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E3 Is No More: After the Shock
posted by: Aaron Stanton
date posted: 01:40 AM Thu Aug 3rd, 2006
last revision: 12:09 PM Sun Aug 6th, 2006

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Click to read.By now you\'ve probably heard the news. Several days ago, Next-gen.biz published a story that announced the demise of the Electronic Entertainment Exposition, the largest game exposition the industry has ever known. After a number of follow-up stories on other well known gaming sites, it\'s now official: E3expo.com has been updated to confirm that E3 2007 will be nothing like E3 of the past.

What was once a huge event with over 70,000 in attendance has been shrunk to somewhere between 5,000 and 10,000 attendees, moved, and renamed to E3 Media Festival.

From E3expo.com:

\"The world of interactive entertainment has changed since E3Expo was created 12 years ago. At that time we were focused on establishing the industry and securing orders for the holiday season,\" said Douglas Lowenstein, President of the ESA, the trade association representing U.S. computer and video game publishers and the owner of E3Expo. \"Over the years, it has become clear that we need a more intimate program, including higher quality, more personal dialogue with the worldwide media, developers, retailers and other key industry audiences.\"

What does this mean for the industry? For one, it means that information will now come in much smaller chunks. Before, companies tended to stockpile their large announcements for the May event, and then open the gates all at once in a flood of information. Without a single industry unifying event, major information will come out through company specific venues, like the Microsoft, Sony, and Nintendo events held by each individual company at different times and different locations.

What\'s more, it means that another event will soon rise to take E3\'s throne. The Game Developer Conference seems to be a reasonable bet, since it\'s an already established and respected conference. However, its focus is entirely different, and certainly isn\'t designed to appeal to the general public the way that E3 did. The Penny-Arcade Exposition seems far more accessible to the general public, and already aims to celebrate the game culture at its core. Though it\'s only been running for a few short years, PAX claims an attendance record of over 15,000, making it the largest game-only event around.

Of course, many in the game industry don\'t want there to be another E3. For years, E3 attendees have complained that E3 was far too lenient in their admission policies, allowing in people with only vague connections to the industry. As a result, it became extremely difficult to spend quality time with any one game on the show floor. On the upside, the sheer quantity of games on the floor made accidental discoveries an almost sure thing. All you had to do was wander around for a while until a PR guy managed to hit you on the head with something mildly painful. That, and maybe the random celebrity appearances and interviews, are all I\'ll really miss from the show itself.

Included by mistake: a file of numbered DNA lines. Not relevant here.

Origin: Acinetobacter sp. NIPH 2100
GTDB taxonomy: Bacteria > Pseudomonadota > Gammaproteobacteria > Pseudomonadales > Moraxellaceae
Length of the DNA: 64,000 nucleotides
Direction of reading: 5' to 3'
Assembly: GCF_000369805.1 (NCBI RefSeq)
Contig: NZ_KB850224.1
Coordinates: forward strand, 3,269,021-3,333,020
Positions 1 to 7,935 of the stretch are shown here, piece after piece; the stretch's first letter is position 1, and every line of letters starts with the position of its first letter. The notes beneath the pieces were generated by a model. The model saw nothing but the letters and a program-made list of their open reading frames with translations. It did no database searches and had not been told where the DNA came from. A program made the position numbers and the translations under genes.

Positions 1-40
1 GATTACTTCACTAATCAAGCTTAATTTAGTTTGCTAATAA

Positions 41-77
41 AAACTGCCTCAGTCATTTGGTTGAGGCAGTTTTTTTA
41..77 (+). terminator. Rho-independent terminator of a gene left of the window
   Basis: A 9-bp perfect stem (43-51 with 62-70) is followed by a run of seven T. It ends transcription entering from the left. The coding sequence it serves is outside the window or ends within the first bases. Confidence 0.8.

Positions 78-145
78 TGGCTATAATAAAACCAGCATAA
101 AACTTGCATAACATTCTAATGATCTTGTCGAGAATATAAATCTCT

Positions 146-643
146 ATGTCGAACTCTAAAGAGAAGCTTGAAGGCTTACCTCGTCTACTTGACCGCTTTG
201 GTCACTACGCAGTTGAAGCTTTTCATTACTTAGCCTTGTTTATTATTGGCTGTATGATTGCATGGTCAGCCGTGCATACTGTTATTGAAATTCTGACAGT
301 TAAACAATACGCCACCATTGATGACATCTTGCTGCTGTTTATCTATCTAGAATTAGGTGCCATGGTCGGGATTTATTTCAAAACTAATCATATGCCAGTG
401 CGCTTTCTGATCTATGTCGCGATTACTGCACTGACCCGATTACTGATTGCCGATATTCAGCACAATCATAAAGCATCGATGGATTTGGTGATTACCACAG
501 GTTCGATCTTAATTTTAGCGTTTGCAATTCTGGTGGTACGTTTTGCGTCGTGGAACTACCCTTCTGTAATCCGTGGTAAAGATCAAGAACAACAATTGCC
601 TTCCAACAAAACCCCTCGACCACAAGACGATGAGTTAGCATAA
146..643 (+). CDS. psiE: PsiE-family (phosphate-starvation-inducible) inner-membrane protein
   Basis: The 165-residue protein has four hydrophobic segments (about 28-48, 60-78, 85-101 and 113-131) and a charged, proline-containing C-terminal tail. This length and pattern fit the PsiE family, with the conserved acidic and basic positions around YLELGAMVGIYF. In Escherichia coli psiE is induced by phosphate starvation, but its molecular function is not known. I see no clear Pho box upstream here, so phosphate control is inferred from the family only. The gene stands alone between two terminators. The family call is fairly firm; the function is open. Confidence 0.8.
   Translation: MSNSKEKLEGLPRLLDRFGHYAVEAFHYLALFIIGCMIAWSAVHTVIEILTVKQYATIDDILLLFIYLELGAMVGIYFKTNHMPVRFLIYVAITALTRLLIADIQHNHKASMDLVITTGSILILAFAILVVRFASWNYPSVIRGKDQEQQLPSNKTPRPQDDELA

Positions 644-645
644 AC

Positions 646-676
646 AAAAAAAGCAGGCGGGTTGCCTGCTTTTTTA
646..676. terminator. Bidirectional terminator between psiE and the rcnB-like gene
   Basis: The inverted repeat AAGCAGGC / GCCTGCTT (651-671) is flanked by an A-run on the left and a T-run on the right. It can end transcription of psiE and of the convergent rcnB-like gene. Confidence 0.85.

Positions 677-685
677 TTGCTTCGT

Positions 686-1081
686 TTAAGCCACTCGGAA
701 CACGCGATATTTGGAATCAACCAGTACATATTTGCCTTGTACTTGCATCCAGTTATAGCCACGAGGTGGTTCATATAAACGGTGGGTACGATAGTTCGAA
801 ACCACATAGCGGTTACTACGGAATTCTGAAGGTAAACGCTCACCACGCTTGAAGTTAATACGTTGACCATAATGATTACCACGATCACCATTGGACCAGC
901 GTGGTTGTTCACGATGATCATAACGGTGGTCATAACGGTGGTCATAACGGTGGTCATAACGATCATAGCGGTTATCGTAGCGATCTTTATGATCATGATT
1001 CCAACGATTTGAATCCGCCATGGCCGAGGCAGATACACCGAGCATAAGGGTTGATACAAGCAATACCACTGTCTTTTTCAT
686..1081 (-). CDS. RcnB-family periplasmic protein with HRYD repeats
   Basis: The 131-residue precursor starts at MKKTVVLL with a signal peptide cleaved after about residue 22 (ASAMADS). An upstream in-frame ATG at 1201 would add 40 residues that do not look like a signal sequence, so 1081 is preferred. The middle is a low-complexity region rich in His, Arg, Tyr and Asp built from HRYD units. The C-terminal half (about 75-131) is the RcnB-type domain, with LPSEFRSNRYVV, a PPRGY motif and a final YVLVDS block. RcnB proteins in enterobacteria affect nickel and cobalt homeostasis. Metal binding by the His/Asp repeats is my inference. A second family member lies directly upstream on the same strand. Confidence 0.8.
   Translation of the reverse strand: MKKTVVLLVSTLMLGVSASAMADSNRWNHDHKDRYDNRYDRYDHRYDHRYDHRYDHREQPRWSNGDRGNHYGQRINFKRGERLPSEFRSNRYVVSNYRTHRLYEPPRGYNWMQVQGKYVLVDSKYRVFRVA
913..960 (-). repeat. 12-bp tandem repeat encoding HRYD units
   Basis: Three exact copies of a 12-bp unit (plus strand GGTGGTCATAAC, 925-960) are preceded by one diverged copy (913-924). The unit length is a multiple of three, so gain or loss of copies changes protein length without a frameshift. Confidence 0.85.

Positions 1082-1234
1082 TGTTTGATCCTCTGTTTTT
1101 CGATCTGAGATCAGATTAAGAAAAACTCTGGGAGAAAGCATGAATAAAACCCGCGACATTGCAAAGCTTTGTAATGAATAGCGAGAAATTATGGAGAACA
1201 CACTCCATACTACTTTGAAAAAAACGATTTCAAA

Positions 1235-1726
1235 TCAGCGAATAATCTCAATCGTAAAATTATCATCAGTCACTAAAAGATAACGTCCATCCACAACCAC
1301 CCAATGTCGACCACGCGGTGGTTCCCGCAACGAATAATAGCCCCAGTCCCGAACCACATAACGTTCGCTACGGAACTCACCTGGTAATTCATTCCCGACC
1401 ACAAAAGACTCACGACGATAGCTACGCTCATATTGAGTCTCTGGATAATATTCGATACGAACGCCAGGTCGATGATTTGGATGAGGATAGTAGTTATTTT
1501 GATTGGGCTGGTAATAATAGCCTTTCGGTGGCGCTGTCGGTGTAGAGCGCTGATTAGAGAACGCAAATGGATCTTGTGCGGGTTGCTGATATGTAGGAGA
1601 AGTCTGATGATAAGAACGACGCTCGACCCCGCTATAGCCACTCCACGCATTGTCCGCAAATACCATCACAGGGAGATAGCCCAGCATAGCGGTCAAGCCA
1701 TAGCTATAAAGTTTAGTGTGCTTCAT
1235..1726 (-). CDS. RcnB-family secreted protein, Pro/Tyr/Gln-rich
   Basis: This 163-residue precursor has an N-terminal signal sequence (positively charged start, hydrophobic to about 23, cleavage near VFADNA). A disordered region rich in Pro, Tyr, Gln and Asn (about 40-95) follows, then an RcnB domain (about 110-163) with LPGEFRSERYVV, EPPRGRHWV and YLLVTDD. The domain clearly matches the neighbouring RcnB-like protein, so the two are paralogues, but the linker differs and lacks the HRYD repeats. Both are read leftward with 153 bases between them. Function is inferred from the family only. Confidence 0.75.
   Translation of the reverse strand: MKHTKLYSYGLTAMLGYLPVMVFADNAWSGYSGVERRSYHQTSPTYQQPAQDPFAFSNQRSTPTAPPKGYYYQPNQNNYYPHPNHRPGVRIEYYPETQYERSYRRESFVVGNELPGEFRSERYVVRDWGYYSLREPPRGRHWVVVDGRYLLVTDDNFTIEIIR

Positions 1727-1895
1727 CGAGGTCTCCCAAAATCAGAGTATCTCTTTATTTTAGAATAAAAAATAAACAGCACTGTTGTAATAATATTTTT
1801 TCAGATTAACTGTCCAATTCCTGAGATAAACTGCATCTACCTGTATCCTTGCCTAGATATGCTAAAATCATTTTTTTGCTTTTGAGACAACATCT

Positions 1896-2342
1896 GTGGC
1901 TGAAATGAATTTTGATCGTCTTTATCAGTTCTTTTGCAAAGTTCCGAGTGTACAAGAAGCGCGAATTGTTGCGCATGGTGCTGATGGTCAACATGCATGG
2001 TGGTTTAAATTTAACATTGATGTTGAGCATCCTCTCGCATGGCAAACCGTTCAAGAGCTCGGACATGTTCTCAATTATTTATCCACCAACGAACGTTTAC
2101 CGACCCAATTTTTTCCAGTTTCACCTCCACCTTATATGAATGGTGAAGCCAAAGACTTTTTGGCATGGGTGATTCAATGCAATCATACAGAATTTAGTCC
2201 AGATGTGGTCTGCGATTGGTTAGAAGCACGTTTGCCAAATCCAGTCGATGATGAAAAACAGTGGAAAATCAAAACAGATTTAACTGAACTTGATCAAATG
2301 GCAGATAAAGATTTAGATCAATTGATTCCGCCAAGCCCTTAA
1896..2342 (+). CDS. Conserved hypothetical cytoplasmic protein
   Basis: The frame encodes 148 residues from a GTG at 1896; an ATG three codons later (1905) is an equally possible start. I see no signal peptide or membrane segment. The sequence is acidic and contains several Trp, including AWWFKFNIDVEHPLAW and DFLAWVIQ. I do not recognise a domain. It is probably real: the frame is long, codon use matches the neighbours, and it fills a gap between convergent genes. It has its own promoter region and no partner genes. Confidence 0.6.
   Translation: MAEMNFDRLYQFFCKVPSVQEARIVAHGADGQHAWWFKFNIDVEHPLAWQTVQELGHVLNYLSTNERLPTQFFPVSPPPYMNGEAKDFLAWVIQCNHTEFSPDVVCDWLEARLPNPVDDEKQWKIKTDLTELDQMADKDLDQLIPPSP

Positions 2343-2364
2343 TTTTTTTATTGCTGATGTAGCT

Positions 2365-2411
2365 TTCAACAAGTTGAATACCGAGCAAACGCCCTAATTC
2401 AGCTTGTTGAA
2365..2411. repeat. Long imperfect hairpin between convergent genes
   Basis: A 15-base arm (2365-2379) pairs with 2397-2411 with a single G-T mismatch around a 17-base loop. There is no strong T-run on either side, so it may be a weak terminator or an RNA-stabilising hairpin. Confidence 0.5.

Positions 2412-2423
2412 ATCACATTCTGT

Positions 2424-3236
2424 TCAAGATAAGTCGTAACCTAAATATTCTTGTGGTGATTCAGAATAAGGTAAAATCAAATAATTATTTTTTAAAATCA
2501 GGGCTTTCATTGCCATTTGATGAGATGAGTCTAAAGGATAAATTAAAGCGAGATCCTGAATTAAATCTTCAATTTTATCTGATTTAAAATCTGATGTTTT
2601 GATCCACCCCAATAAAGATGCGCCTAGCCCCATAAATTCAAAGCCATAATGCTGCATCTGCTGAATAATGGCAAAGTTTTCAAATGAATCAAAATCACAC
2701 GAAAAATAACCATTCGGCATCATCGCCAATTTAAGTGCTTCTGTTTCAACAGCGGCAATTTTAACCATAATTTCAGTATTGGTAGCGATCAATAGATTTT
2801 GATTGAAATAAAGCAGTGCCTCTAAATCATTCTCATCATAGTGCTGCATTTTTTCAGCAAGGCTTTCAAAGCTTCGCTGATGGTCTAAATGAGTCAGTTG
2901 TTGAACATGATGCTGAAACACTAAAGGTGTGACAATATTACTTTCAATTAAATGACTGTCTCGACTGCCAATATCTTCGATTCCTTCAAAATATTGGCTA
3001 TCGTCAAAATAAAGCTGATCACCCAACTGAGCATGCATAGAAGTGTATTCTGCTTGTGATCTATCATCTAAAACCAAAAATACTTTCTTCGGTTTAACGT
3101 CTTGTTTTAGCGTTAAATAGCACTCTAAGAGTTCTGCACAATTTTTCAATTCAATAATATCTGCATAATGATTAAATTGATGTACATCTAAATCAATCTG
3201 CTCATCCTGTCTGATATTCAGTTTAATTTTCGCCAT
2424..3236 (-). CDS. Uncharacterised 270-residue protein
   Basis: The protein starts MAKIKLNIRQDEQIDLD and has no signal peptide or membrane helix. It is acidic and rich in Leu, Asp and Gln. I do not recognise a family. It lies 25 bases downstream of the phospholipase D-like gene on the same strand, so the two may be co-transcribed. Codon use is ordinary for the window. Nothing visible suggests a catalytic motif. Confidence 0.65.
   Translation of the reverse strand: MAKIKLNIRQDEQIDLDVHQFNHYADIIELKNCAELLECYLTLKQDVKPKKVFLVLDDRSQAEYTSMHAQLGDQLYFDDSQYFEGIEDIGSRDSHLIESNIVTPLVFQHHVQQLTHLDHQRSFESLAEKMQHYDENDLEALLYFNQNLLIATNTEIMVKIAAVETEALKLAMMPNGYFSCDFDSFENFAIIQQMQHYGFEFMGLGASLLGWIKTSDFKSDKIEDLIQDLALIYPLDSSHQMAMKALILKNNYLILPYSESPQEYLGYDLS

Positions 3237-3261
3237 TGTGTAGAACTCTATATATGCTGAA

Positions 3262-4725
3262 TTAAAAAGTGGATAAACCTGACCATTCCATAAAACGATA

Last year, I remember talking to another journalist. \"Have you ever been to PAX?\" he asked. \"It\'s like if you pulled the heart out of E3 and put it in Seattle.\" Which is a complete lie really... PAX is in Bellevue, not Seattle. That\'s a full 30 minutes difference. That aside, I\'ve heard similar sentiments about GDC, that if you really want to get something done, E3 isn\'t the place to do it.

For their part, the Penny-Arcade guys seem well aware of both the flaws and benefits of E3, and are probably more than just a little tepid about how the change will affect them.

From a Penny-Arcade Post:

Now E3, at least as we know it is gone but the focus of PAX has not changed. PAX is about gamers not publishers and geek culture instead of multi-million dollar business deals. We have no desire to turn PAX into a new E3 so don\'t worry about that.

I don\'t think anyone is realistically interested in a return of the exact circumstances that lead to E3\'s demise. It became both bloated and difficult to navigate in terms of actually getting work done. I know at least a few people that are now terrified that the intimate, specific focus of GDC might drift in the direction of E3. The event was a unifying, energizing event for the entire industry, but it was not the perfect solution. Come May next year, it\'ll seem weird to send a smaller crew in favor of other expositions, but there\'s no doubt the industry will adjust.

Here at GamesFirst, I think we\'ll miss the unifying element. Based out of two offices on opposite sides of the country, East and West, there are members of our crew that work together online on a daily basis, but never see each other outside of the annual E3 event.

We\'ll miss being reminded of how cool the people we work with really are.

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